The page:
Unearthing our inner Judas…

We've Made Jesus in Our Image: Cool

As we move into the thick of Holy Week, my morning reading today included this from Judas:  “what will you give me if I hand him over to you…?” There are two intrigues evident in this small but profound passage:

1. Why did the authorities want Jesus? – We’re living at a time in history when lots of people, most people probably, respect Jesus – but not institutional Christianity.  This is why we have bumper stickers like, “Lord deliver me…from your followers.”  This begs the question:  if Jesus is so cool, what’s he doing up there on the cross?  Here are some thoughts:

He’s cool because we’ve reformatted Him. (like the picture)  The luxury of 2000 years distance allows Jesus to become lots of different things to lots of different people.  That’s why you find books titled, “Jesus CEO” written about a guy who had no permanent home, had a to borrow a room for his last meal with friends, and was placed in a borrowed tomb after he died.  CEO?  I think he’d more likely be mistaken for a homeless indigent.  But hundreds of reformatted Jesus’ have canvassed the landscape of history and he makes us feel good about our own personal agendas, left or right, prosperity or liberation, environmental or pietist.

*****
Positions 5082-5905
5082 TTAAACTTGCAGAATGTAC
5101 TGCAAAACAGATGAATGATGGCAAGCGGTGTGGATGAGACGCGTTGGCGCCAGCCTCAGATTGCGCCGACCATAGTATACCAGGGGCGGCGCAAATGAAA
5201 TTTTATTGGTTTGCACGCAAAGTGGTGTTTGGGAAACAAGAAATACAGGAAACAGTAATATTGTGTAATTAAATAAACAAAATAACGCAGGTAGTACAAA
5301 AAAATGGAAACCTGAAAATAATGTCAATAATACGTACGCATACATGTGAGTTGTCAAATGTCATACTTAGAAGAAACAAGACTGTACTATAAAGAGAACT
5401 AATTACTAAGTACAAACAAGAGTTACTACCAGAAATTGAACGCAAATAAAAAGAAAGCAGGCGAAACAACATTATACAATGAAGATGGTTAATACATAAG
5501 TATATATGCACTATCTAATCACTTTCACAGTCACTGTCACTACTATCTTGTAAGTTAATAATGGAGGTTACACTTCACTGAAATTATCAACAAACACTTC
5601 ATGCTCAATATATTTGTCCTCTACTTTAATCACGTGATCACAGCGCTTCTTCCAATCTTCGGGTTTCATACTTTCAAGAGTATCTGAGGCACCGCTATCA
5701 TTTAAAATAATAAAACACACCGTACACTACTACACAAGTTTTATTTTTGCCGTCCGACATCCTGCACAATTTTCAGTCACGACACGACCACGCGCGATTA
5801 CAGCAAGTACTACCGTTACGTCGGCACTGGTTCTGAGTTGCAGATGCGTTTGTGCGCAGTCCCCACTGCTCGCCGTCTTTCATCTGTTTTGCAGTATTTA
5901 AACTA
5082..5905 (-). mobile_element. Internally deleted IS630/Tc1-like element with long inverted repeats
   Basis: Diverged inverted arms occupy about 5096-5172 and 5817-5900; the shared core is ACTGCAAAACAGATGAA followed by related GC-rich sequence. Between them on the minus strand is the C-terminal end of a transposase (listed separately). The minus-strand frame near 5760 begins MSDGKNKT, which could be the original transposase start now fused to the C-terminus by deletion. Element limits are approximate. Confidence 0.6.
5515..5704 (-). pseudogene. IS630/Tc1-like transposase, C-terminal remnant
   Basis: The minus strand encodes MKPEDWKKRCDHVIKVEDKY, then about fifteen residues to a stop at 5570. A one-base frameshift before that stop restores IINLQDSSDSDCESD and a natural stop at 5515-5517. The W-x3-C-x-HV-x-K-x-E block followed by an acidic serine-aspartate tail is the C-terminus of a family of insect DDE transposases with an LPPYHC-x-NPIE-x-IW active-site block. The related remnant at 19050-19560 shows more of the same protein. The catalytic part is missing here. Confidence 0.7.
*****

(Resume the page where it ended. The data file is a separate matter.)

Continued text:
Truth be told, I suspect the real Jesus was hanging on a cross because his agenda was so utterly other, that it cut across the grain, in the end, of everyone.  When he was physically present to defend his message and truth, people didn’t have the luxury of reformatting him the way we do today, and so his message offends, and people killed him.  This reminds me that I need to be careful, that the real issue is this:  Jesus is LORD, which means I need to do the hard work of continuing to try and understand him, and respond to his priorities and agenda not my own.  Hard work?  Open to the possibilities of misunderstanding?  You bet.  That’s why dialogue and repentance must be ongoing, and why I’m always suspicious of people who’ve got it all sewn up.

Still, you’d think there’d have been some who understand Jesus message and would have stood by him.  In the end though, everyone abandoned him, except two women.  Why?  That brings us to the second point:

2. Why would followers abandon Him?